What I liked the most about Naruto is the plot. Its such a well thought out story. The integrity is maintained throughout its long span. I liked how it started on a small scale, a small happy village, and plot got increasingly bigger and bigger and now its dealing with a world war and the fate of humanity. Very similar to several books that I have read which start at a small scale (the Shire; 4 Privet Drive; Lyra's Oxford), and then the plot expands to include several big kingdoms/ nations. The lead character is carefree, in fact even a nuisance at the beginning, and then grows up to shoulder some heavy responsibilities. Same happens with Naruto. I liked the setting of the Ninja world. Similar to Jedis (I've read George Lucas got the idea of Jedi from buddhist monks). The concept of duty (or dharma) is very common in India. I have been aware about the chakras since I was a kid (my dad used to urge me to 'awaken' my chakras by doing specific yoga). Even the manipulations of different forces of nature using ninjutsu is very similar to the mythological wars in the texts Ramayana and Mahabharat. So may be that's why I could relate very well with the world of the ninjas.

Another thing I liked was how the characters were not black and white. Even the protagonist does things which one would not expect a 'hero' to do, and even the 'villans' are shown to be good humans at some point. There is a constant transition in the perception of a character's morals and now I expect that to almost all the negative characters, still it is never boring when it actually happens. The music is very well placed and there is this weird leitmotif, not just associated with particular persons, but also associated with particular situations (for example a specific music when a fight between two ninjas is about to have a complete turn around).

Judging from the manga developments, it seems like Naruto is going to end pretty soon. I'm sure the creator has a very powerful end up his sleeve. He has already told us how the series is going to end: with Naruto becoming the Hookage (village head)- his childhood dream/ ambition since the first episode itself. But that's the beauty of this manga/ anime. Its easy to guess whats going to happen, but the way it happens always takes your breath away.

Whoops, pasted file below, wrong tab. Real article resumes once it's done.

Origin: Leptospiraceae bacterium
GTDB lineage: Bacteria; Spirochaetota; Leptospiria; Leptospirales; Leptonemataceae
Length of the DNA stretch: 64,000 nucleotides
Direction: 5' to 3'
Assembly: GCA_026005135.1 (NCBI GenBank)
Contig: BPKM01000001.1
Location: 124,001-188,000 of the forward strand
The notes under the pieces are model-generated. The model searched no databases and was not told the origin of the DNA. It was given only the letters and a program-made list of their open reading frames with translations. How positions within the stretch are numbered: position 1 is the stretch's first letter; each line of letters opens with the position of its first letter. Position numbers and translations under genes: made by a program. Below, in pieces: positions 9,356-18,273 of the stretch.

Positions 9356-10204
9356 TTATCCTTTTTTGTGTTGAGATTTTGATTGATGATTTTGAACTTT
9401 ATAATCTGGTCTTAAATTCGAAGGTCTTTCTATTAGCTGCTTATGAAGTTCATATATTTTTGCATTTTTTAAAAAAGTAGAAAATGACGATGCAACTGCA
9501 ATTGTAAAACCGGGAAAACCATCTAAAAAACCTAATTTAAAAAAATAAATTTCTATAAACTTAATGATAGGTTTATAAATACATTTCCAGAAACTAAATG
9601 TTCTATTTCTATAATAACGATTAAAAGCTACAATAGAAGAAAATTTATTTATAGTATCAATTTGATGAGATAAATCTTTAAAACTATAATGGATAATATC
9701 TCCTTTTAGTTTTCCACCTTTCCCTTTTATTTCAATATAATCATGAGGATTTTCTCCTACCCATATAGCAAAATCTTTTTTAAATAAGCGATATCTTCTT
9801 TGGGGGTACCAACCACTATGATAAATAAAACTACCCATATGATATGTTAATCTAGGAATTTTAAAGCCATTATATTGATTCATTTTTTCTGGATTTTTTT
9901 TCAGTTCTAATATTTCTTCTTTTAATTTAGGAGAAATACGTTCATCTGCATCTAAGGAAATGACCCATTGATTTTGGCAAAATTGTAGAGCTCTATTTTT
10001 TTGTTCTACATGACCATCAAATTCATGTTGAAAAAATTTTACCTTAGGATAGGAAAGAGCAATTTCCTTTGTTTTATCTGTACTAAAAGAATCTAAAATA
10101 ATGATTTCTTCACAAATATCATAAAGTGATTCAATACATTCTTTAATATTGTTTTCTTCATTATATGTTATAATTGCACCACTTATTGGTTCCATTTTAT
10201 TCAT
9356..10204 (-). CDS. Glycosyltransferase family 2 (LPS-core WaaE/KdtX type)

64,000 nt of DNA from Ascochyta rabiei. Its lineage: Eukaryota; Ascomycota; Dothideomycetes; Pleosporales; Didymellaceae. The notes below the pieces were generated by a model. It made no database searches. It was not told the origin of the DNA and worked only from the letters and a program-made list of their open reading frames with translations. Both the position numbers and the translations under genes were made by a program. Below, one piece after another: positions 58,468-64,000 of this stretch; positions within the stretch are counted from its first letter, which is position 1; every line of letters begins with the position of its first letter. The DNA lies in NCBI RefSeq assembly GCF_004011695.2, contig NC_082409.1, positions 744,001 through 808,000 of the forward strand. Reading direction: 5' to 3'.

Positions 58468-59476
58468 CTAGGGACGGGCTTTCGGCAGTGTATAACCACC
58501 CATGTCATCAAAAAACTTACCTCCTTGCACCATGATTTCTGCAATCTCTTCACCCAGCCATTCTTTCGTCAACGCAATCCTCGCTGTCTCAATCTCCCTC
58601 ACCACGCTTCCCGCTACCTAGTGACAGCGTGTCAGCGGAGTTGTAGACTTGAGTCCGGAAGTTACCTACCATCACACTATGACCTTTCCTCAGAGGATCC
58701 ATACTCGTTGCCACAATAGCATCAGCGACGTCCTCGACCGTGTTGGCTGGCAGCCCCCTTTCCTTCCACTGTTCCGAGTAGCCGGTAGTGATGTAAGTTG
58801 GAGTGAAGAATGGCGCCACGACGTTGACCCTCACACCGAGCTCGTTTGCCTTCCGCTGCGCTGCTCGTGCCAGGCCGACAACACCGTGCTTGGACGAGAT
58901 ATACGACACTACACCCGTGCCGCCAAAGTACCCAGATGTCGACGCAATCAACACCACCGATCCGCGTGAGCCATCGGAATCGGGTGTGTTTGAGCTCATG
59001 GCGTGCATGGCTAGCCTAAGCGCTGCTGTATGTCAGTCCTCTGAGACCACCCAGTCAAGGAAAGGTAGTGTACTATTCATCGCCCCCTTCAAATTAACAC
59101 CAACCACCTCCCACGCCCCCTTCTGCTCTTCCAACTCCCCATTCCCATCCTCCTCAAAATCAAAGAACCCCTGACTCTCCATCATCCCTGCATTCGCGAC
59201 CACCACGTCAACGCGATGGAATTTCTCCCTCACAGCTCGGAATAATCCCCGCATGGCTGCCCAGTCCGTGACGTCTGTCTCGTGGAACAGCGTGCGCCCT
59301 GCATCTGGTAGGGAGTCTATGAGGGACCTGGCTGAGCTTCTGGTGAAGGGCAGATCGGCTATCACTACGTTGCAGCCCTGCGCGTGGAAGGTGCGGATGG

About the drawing, this is the first real sketch I have drawn on a computer. I used a Wacom bamboo tablet (which I had gotten for 50 bucks when it was on a 50% rebate) and Sketchbook Express, a free software for mac. Initially I was just going to draw a quick and dirty sketch in less than 10-15 minutes. But then later decided to take advantage of the ability to create multiple copies in the digital world, and do a colored version after completing the sketch. When I started looking for tutorials on coloring, I realized that there are several smarter ways of doing the whole process using layers. First draw a rough sketch, reduce its opacity. On top of it, draw another layer with 'line art' (clean, powerful strokes of outlines, not the messy dirty ones I draw as sketch). As there is already the rough sketch below the layer for reference, its super easy to draw the line art. Once that is done, put the line art layer at the topmost, and create a color layer below it. Coloring is also very easy. Getting colors using palette is easy. For highlights and shadows, it is possible to increase or lower the palette's darkness to get the desired effect without searching for a darker yet similar colored shade. Easy. And obviously, it is possible to erase anything, so there is no 'dead end'.

I didn't pay much attention to the image while sketching, and while coloring, I realized some of the parts needed to be redrawn. Damn. Next time, I am going to pay a lot of attention, and proceed with coloring only when I am 100% satisfied with the drawing. I believe it will cut my time by half!

Happy manga, anime, and happy drawing and coloring to you all!